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How people in remote locations can work on the same document

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Think that your organization needs special software in order for people in different locations to work on the same document? Or that everyone must have exactly the same software to work on the same document?

Think again!!

The key to sharing documents isn't your computer technology; it's how your humans save and share information.

The vast majority of documents that need to be shared during a production process, particularly for mission-based (nonprofit) organizations, are word-processing documents. Even text that will ultimately be laid out using specialized software, such as Aldus PageMaker, often begin life as a word-processing document. Therefore, it's particularly easy to work together on content early in a document's life.

Here are some tips for successfully sharing documents among people in remote locations:

1) It is vital that everyone understands that there are deadlines to be met, and that the deadlines are real. Provide a calendar to all document reviewers and contributors that highlights all deadlines: for first edits, second edits, phone conferences, final edits, etc. Reinforce these deadlines by sending an email reminder to reviewers two working days before each deadline date.

2) For first drafts of documents, when the most important task is agreeing on basic text, distribute the document in a "low" version of the word processing software you are using. For instance, if you are working in Microsoft Word, save the document as MS 6.0. This will allow the document to be read by just about any word-processing software.

3) If everyone does have the same word-processing software, have them use the edit features that come with most such products, which cause text changes to the document to come in a different color than the original. Otherwise, reviewers should put their changes in double brackets edits, to make the changes easy to find.

4) Designate a naming system for reviewers and contributors to use when they return a document to you with their edits. For instance, require that each person add their initials at the end of the document's name (of course, you need to make alternative suggestions for people with the same initials).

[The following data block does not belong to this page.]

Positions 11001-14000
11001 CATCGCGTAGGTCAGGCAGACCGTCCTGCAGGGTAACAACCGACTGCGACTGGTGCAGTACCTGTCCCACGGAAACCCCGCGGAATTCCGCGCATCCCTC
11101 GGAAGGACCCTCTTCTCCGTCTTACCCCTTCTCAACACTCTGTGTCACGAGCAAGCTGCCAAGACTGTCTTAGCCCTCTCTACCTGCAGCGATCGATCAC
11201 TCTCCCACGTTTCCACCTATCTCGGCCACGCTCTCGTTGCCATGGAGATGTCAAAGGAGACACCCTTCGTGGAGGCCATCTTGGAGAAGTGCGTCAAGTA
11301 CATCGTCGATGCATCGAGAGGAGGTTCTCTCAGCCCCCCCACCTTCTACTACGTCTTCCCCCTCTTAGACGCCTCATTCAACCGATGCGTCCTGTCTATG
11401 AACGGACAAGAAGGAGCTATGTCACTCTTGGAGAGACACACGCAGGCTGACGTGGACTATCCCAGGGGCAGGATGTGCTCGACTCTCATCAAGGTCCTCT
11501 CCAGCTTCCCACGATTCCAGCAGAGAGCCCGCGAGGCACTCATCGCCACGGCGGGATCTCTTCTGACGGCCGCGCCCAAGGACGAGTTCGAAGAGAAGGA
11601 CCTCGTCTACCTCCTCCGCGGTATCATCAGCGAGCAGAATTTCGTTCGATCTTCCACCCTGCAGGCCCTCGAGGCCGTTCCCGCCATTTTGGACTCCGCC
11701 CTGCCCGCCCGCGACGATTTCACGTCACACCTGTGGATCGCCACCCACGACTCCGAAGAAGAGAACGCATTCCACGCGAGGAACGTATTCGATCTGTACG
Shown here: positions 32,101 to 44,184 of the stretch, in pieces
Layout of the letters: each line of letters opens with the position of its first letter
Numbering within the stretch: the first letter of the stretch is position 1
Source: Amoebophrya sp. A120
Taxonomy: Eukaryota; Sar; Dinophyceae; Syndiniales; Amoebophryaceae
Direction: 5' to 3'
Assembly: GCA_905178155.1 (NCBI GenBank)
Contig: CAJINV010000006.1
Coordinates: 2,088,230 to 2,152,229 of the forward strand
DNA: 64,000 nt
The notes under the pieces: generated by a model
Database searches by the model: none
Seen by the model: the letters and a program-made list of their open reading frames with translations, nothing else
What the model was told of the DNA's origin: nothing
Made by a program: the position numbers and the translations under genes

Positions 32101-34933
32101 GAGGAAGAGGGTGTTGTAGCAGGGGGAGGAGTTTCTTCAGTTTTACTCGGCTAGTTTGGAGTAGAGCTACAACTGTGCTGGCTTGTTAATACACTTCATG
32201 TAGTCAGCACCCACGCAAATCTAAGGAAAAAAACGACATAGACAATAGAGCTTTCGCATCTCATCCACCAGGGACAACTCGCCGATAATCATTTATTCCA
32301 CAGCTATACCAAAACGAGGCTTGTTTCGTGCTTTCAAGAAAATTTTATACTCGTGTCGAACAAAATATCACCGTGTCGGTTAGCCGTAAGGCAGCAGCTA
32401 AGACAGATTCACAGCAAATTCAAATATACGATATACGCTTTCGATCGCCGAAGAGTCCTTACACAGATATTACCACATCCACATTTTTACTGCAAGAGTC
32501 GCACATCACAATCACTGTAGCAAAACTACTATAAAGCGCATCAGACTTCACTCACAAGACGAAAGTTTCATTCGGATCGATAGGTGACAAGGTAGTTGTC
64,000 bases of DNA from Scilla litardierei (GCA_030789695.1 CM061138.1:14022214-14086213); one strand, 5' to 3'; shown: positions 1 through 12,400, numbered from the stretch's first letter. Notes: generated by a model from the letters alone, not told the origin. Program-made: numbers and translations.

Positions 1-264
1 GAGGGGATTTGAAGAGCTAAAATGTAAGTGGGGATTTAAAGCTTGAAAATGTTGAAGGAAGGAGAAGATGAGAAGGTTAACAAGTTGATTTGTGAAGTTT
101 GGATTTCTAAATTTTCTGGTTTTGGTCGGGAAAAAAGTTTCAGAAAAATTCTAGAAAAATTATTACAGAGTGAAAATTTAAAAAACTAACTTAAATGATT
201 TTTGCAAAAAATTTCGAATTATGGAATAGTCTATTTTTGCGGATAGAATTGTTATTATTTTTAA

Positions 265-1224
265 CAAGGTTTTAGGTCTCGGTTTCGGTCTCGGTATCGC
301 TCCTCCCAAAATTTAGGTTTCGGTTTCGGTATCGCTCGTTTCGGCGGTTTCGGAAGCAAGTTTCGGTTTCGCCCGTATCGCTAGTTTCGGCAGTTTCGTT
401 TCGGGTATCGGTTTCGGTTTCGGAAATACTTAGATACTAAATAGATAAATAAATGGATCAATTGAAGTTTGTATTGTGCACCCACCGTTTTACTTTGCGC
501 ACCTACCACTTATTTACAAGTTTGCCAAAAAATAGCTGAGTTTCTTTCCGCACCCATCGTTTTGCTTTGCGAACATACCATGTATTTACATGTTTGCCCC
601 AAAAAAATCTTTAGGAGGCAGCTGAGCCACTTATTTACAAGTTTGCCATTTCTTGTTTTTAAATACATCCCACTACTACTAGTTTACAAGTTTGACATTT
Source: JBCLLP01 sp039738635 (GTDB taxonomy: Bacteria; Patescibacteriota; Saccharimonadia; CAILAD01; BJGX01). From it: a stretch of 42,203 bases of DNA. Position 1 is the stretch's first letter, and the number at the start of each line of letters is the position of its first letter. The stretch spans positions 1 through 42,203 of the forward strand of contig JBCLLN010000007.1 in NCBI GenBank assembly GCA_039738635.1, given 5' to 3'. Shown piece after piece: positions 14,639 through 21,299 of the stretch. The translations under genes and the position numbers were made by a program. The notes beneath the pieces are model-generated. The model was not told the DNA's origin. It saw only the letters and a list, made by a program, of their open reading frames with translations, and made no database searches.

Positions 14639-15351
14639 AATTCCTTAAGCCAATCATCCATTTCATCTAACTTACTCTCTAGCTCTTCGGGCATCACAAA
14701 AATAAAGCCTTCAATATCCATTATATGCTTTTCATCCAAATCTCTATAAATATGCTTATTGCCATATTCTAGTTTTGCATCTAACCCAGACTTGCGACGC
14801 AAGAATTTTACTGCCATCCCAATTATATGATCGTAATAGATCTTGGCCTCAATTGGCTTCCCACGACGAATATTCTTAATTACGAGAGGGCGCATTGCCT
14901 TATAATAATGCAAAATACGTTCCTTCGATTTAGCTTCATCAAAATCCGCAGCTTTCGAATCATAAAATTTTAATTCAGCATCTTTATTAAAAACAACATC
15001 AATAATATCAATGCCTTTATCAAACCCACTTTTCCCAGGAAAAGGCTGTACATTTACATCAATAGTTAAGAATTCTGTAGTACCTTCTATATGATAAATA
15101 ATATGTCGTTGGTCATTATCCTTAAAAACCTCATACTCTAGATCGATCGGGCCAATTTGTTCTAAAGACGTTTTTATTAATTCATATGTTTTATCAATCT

5) Consider having at least one online chat or conference call (or even both at the same time!) regarding the document after first edits are submitted by reviewers, so that everyone can highlight what they think is most important about their own edits and additions.

6) One person will need to be ultimately responsible for reviewing all of the comments and attempting to incorporate the changes into the document. If you have more than two people reviewing a document and submitting changes, it will probably be impossible to incorporate all of everyone's edits; the final editor must be empowered to make decisions regarding which edits to accept and which to leave out.

7) Let reviewers see a later version of the document, to see how their edits were -- and weren't -- incorporated. Encourage them to provide feedback and, if there is some edit they feel strongly about that they don't see and still want, to highlight and, if needed, resubmit such.

8) To allow reviewers to see a document in its designed form, such as via Aldus Pagemaker, simply save the document as a PDF file to submit to reviewers. However, submitting edits to such a document is tricky for most people, because most use the free version of the PDF reader, which does not allow a document to be edited. If you have allowed reviewers to edit text earlier in the process, their feedback should be minimal by the time a design is drafted, and their changes should be easy to write out and fax back to you.

9) Of course, web designs are particularly easy to share among reviewers, no matter what kind of software they have, so long as the pages have been designed for the vast majority of browsers, not just one kind. Reviewers can insert their comments directly into files, in a different color and font style than the rest of the text.

10) THANK REVIEWERS at EACH stage. Even if they are staff and it's part of their job to review documents, you need to make an extra effort to thank them for their remote contributions; it will make it easier for future remote collaborations, because they will see and feel the value of the time they spent reviewing and editing. Thanking contributors by name in an email to everyone who was supposed to review a document also reminds those who did not submit edits how important such submissions are, and can prompt their participation next time.

This article first appeared in the February 2003 edition of TECH4IMPACT and is reprinted with permission from Jayne Cravens and Coyote Communications.

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